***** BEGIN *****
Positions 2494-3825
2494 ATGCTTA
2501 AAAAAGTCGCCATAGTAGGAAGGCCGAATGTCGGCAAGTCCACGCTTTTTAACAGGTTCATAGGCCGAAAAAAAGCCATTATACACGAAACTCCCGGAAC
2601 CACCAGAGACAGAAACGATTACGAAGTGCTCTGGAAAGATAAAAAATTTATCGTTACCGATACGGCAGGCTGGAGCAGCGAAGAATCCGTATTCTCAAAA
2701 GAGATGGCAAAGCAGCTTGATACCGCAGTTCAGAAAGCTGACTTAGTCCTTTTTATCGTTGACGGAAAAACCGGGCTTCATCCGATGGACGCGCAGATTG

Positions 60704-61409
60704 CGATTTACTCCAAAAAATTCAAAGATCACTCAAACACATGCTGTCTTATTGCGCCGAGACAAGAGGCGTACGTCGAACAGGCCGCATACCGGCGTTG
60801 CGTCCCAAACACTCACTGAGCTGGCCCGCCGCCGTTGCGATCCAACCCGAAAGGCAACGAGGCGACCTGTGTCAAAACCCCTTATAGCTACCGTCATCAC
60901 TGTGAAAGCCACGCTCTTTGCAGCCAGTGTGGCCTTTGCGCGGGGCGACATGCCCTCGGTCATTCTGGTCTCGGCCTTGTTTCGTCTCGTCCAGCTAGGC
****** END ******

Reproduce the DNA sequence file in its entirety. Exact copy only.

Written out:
Positions 2494-3825
2494 ATGCTTA
2501 AAAAAGTCGCCATAGTAGGAAGGCCGAATGTCGGCAAGTCCACGCTTTTTAACAGGTTCATAGGCCGAAAAAAAGCCATTATACACGAAACTCCCGGAAC
2601 CACCAGAGACAGAAACGATTACGAAGTGCTCTGGAAAGATAAAAAATTTATCGTTACCGATACGGCAGGCTGGAGCAGCGAAGAATCCGTATTCTCAAAA
2701 GAGATGGCAAAGCAGCTTGATACCGCAGTTCAGAAAGCTGACTTAGTCCTTTTTATCGTTGACGGAAAAACCGGGCTTCATCCGATGGACGCGCAGATTG

Positions 60704-61409
60704 CGATTTACTCCAAAAAATTCAAAGATCACTCAAACACATGCTGTCTTATTGCGCCGAGACAAGAGGCGTACGTCGAACAGGCCGCATACCGGCGTTG
60801 CGTCCCAAACACTCACTGAGCTGGCCCGCCGCCGTTGCGATCCAACCCGAAAGGCAACGAGGCGACCTGTGTCAAAACCCCTTATAGCTACCGTCATCAC
60901 TGTGAAAGCCACGCTCTTTGCAGCCAGTGTGGCCTTTGCGCGGGGCGACATGCCCTCGGTCATTCTGGTCTCGGCCTTGTTTCGTCTCGTCCAGCTAGGC